Data analytics and machine learning for omics
Multidimensional attractor states in biology
An attractor state is a set of variables/mechanisms that converge into a stable system behaviour despite wide variety of initial conditions. In biology, these states present as cell fate decisions during differentiation or state transitions, e.g. aerobic to anaerobic. The mechanisms guiding cells to these attractor states, however, is not well understood. In studying neutrophil differentiation, we identified the existence of specific genome elements named "genome vehicle", which are responsible for the neutrophil attractor. Of which, genes with low or moderate expression changes, that are often considered noisy and insignificant are essential components of these genome vehicles. In studying biofilm, transcriptome-wide data analysis of a Saccharomyces cerevisiae biofilm showed that low- to middle-expressed genes are key to converge to stable biofilm states. A basic non-linear Kuramoto model further corroborates that a biological network connectivity structure with low coupling strength, or expression levels, is sufficient for synchronised behaviour. Using multi-dimensional statistical analyses, 100 sharply changing genes were identified as attractor genes guiding Escherichia coli anaerobic to aerobic state transition.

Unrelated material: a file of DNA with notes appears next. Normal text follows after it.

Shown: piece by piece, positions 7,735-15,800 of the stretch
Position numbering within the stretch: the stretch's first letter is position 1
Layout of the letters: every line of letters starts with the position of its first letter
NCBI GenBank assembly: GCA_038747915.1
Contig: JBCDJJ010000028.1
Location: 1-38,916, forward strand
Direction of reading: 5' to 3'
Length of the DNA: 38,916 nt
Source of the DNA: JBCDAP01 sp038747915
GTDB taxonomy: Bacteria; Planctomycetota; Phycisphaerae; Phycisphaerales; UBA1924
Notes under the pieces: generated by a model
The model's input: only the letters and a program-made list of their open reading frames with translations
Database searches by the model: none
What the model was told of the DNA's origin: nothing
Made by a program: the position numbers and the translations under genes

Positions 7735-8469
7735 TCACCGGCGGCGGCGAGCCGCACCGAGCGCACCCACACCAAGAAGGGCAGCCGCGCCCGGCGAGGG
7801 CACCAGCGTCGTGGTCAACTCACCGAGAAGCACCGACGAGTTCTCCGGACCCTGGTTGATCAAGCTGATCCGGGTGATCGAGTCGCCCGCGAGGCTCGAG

Statistical laws and biological noise in omics
The large nature of omics datasets present the issue of making sense of the noise present in them. Notably, while single cells display highly variable expressions between cells, cell populations present deterministic global patterns. Statistical analyses show that increasing cell ensemble size reduces scatter in transcriptome-wide expressions and noise values, with corresponding increases in Pearson and Spearman correlations. Removing lowly expressed transcripts to account for technical variability, we demonstrate that transcriptome-wide variability reduces, approximating the law of large numbers. Additionally, the entire gene expressions of cell populations and only the highly expressed portion of single cells are Gaussian distributed, following the central limit theorem. Molecular heterogeneity has also been shown to be crucial for cell fate diversification. To understand the effect of molecular variability across embryonic developmental stages, we evaluated Pearson correlation, Shannon entropy and noise patterns on RNA-Seq datasets from oocytes to blastocysts. Our investigations reveal a phase transition from low to saturating levels of diversity and variability of transcriptome-wide expressions through the development stages. Simulating the global gene expression pattern for each development stage using a stochastic transcriptional model, we demonstrate that transcriptome-wide regulation initially begins from 2-cell stage and becomes strikingly variable from 8-cell stage due to amplification and quantal transcriptional activity.